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From Sculptor To Product Designer: The Case For Unusual Career Paths

Bellabeat cofounder Urska Srsen on her journey from artist to entrepreneur.

From Sculptor To Product Designer: The Case For Unusual Career Paths
[Photo: Flickr user Abhisek Sarda]

Urska Srsen, the 25-year-old cofounder of Bellabeat, wanted to be a sculptor from the time she was nine. Not an artist, not a painter—specifically, a sculptor. At that age, she attended an art class in her native Slovenia, taught by a grande dame of the Ljubljana art world. “She was so impressive,” recalls Srsen. “She just inspired me to be like her.”

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Urska SrsenPhoto: Courtesy of Urska Srsen

She told a friend of her mother’s, a fairly successful artist, her youthful plans, and he replied that it was a “horrible idea,” and that she’d “always be hungry.” “I was like, ‘OK, whatever . . . ’” recalls Srsen. Her commitment to her goal deepened. She set her sights on Ljubljana’s art academy, and began to prepare for the acceptance examinations, studying not just sculpting but drawing and other skill sets.

She studied clay figurative sculpture, but increasingly her interest was in abstraction and unusual materials. Attracted by modernist sculpture, she began to make works from materials scavenged from around her family’s apartment. “I was fascinated by the material itself, how you can manipulate the matter with your own strength,” she says. She became engrossed by that relationship between materials and the human body: the push and pull; the give and take.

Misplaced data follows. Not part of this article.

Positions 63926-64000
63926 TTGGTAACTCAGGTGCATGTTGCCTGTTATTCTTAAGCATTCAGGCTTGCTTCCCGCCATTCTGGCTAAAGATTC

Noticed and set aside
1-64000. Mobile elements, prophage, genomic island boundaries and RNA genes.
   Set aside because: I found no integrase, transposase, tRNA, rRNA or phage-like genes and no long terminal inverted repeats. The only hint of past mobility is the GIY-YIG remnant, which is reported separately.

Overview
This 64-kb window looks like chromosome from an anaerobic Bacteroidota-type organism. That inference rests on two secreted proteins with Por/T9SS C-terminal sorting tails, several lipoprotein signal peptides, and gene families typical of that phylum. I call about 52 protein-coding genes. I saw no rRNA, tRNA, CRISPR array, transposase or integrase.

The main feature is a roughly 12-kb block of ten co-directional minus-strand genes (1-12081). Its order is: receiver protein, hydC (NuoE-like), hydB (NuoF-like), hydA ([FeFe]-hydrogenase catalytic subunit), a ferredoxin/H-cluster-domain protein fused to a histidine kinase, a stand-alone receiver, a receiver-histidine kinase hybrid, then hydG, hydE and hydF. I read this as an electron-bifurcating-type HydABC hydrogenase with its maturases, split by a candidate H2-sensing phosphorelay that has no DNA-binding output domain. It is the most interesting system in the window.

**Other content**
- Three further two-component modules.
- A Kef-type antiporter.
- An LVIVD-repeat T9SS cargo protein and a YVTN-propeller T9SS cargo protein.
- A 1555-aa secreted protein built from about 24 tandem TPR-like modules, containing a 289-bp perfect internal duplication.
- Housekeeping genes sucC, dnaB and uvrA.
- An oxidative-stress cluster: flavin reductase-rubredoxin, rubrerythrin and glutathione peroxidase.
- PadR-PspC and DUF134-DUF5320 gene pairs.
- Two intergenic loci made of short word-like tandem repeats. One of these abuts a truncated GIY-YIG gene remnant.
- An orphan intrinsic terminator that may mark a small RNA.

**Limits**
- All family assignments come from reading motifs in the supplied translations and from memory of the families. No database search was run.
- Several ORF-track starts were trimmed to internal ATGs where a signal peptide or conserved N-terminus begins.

At 19, Srsen finished high school and applied both to medical school (her mother is a perinatal doctor) and the art academy. She was admitted to both, but in a last-minute panic over life security, chose medical school. Almost immediately, she regretted it. For technical and bureaucratic reasons, she actually had to transfer from the medical school to the art academy. She trudged to the medical school to initiate the transfer. The medical school staff thought she was crazy. She trudged over to the art school to complete the transfer. The art school staff also thought she was crazy.

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Photo: Courtesy of Urska Srsen

She threw herself into her art studies at the art academy. It was a rigorous, structured curriculum: classes all day, practice all night, with cross-training in various mediums. “It was quite intense. They train you really hard,” she says.

Soon, she applied to study abroad at the Academy of Fine Arts in Helsinki, Finland, starting there in 2010. There, she found a more relaxed approach. And she began to find the material that she loved to work with most: wood.

“I became fascinated with the material.” She liked to play with an audience’s conception of what wood is, and what it could be. She’d take a giant log, for instance, manipulate it and light it a certain way. A viewer approaching the work would initially be struck with a sense of heaviness . . . only to realize that it had been completely hollowed out, rendered flimsy even, by Srsen’s handiwork with a chainsaw.